The first week of September social media is always full to the brim with pictures of children either starting pre-school or school, or going back for another term.

And until this year, I’ve always just scrolled through them quickly clicking the odd like on a few friends’ photos. It’s never been a thing I’ve needed to think much about.

Until now.

Now it’s my son’s turn. This week my three year old starts pre-school for two days a week. And suddenly it’s a thing I’m very much thinking about.

I, like pretty much every other mum in the same position, am feeling a bit emotional about the whole thing. In a variety of ways.

He’s hugely excited after visiting a couple of times and discovering a massive box of dinosaurs. That’s basically all he talks about. He asks me constantly if it’s time for him to go to “pre-school and see Karen-My-Keyworker” (he actually thinks that’s her name) and I keep having to help him grasp the concept of time – six weeks since his last visit is an eternity to him

But now it’s just two days away.

I am so excited for him, because I know he’ll love it. We were the last to leave the induction meeting because he was having too much fun, and he cried when I told him it was time to go. I took that as a good sign. The pre-school is just a few doors down from us and he points it out every time we go past, setting him off talking about all the different dinosaurs there were in the big red box, and what other things he’ll be doing there.

He’s so ready to go, and will love learning. He’s extremely bright (obviously I bloody would say that) – but he really is. His language is incredible, and he can reel off the names of dinosaurs with spot-on prononciation that I’ve not even heard of. Australopithecus or Paraceratherium anyone? No, not a sodding clue. Then he’ll tell you which period they lived in, what they ate, and how tall they grew. Andy’s Prehistoric Adventures is a WONDERFUL thing. I actually worry he’ll bore Karen-My-Keyworker to death by the end of the first day to be honest…

He also NEEDS to go. He needs to learn what it’s like to be in a structured environment with other children. To be told what to do by other adults other than parents and grandparents, and how to not have a hissy-fit when he doesn’t get his own way.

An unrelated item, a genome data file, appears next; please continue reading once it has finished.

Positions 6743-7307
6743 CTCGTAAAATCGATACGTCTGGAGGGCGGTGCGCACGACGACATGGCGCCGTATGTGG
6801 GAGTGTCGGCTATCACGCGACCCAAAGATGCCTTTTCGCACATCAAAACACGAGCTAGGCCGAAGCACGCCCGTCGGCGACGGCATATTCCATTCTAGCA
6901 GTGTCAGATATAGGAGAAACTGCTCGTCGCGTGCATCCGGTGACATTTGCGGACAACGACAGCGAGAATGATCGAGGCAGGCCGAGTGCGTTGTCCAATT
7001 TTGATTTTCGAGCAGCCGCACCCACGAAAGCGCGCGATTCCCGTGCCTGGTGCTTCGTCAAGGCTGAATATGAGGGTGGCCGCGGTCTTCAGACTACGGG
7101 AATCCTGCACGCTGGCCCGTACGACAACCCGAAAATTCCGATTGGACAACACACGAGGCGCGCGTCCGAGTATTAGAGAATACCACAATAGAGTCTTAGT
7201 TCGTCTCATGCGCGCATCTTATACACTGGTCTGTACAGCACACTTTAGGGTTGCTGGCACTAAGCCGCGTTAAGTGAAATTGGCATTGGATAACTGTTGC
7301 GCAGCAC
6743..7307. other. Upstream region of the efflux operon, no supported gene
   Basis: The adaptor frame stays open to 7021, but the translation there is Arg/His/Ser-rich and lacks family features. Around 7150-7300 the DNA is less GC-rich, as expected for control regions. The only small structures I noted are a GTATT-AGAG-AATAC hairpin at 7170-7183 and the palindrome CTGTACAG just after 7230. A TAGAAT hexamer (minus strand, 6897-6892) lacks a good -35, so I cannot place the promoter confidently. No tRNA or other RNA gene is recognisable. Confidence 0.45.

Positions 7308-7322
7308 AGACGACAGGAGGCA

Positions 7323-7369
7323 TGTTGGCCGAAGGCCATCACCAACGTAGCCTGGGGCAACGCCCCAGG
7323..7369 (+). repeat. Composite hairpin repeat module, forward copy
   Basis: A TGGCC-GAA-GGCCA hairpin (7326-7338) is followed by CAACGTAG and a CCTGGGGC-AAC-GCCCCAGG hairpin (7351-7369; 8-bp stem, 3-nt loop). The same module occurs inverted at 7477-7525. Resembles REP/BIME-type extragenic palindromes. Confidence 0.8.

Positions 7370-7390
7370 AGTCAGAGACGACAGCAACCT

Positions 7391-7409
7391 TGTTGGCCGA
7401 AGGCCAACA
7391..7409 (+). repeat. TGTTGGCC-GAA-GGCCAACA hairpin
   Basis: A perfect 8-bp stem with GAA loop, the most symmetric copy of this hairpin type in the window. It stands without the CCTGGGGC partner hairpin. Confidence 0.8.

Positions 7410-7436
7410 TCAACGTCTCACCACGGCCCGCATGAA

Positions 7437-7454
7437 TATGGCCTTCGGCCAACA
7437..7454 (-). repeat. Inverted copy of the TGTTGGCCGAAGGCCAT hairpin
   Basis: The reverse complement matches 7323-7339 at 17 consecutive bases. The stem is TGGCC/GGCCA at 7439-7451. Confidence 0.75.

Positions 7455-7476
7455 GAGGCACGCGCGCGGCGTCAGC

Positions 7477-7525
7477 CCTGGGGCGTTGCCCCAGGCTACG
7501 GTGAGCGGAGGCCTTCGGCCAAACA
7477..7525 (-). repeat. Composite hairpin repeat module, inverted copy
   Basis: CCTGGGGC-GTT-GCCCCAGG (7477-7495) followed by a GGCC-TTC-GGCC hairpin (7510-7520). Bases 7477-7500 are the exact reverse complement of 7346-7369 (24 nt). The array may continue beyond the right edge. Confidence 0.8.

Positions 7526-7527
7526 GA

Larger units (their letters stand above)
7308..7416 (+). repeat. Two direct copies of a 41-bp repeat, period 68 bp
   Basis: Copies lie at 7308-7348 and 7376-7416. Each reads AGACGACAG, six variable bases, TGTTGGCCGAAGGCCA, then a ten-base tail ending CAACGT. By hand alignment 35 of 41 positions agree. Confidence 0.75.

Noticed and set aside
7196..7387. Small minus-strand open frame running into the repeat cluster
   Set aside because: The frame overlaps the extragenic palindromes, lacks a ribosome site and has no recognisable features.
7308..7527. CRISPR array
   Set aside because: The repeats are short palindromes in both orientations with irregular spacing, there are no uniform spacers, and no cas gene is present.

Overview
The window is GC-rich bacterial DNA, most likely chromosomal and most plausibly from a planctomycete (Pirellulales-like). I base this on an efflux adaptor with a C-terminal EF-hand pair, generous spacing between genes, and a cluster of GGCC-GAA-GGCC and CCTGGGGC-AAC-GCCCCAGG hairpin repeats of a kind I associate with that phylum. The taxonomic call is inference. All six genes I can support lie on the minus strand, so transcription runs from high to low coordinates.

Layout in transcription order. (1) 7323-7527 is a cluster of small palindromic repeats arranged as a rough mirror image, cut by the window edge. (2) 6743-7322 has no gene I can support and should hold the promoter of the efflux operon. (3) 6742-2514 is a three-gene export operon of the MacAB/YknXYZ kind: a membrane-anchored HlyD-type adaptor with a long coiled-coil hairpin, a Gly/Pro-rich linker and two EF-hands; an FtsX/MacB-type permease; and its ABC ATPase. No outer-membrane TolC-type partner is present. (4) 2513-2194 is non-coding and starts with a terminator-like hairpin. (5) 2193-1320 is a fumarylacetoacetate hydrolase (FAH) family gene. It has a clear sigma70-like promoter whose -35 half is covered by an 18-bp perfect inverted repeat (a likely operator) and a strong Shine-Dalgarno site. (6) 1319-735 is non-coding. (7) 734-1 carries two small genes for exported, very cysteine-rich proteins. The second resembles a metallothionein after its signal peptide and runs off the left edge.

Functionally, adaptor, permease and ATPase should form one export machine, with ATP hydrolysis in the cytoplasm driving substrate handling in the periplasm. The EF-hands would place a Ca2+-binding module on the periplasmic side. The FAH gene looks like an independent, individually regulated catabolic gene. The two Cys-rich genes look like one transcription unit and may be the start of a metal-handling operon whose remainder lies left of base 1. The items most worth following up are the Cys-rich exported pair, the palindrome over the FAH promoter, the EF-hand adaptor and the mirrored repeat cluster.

He sees different children every day of the week, but he’s never been in any childcare as I don’t work. I took voluntary redundancy from my journalist job whilst I was on mat leave with him – and now with two more to pay for as well, I’d be forking out more than I’d earn on childcare for three. So apart from a day a week with Granny and Grandad (basically his favourite day) he’s with me all the time. ALL the time.

As with all aspects of parenting, there are advantages and disadvantages to that. I feel very lucky (75% of the time!) that I’m in a position to be a stay-at-home mum, and I’ve had the best time with him over the past three years. Other than the times I’d happily work for free just to get some adult-time, whilst simultaneously selling him on eBay, of course…

But with all the pros of having a stay-at-home mum, there are obviously the cons, and he’ll not know what’s hit him when I leave him at pre-school this week. For the first time ever in a strange environment not knowing anyone and without that safety net of family around him. I already want to cry just thinking about it.

OR, what’s more likely, and what I’m hoping, is that he won’t give a shit and it’ll be ME who’ll be a blubbering wreck. It’ll be a scene played out across the country I expect, and one that all you mums with older kids will ‘get’, I’m sure.

My emotions are swinging from worry to happiness every time I think about it. I worry that he’ll be upset, that he won’t be able to open his packed lunch box, that he can’t hold a pencil properly yet, that he’ll be too afraid to ask to go to the toilet (he’s already told my mum he’s just going to wait until he gets home for a wee – he’s there all day!), or that he’ll be boisterous and roar like a dinosaur in some other poor kid’s face and scare the shit out of them.

But then I think about all the things he’ll learn and love, and that makes me happy. Especially the new things he’ll do that I’ve not really done with him at home – painting, messy play, and basically anything vaguely creative. Partly because I HATE (and am crap at) stuff like that, and partly because I have baby twins who have funnily enough taken up a fair bit of time in the last 14 months. Don’t even get me started on the mum guilt about that.

Then there’s a third emotion – a selfish one on my part – excitement. I get to have some me-time. My parents are going to have the Twins for part of one of the days he’s at pre-school, seeing as they now won’t be having him. I am going to have FIVE WHOLE HOURS child-free and I’m so EXCITED!

I plan to surgically attach myself to my laptop and work on my blog, moving only to wee, make coffee and fetch biscuits. Feel free to keep me in check when in fact you see me driving at speed towards the local spa, or sitting in Costa scrolling mindlessly through Facebook for 3.5 hours.

What I’ll PROBABLY do is sit absentmindedly gazing at my laptop wondering how all my babies are and what they’re up to without me.

Well, maybe just for the first hour…

 

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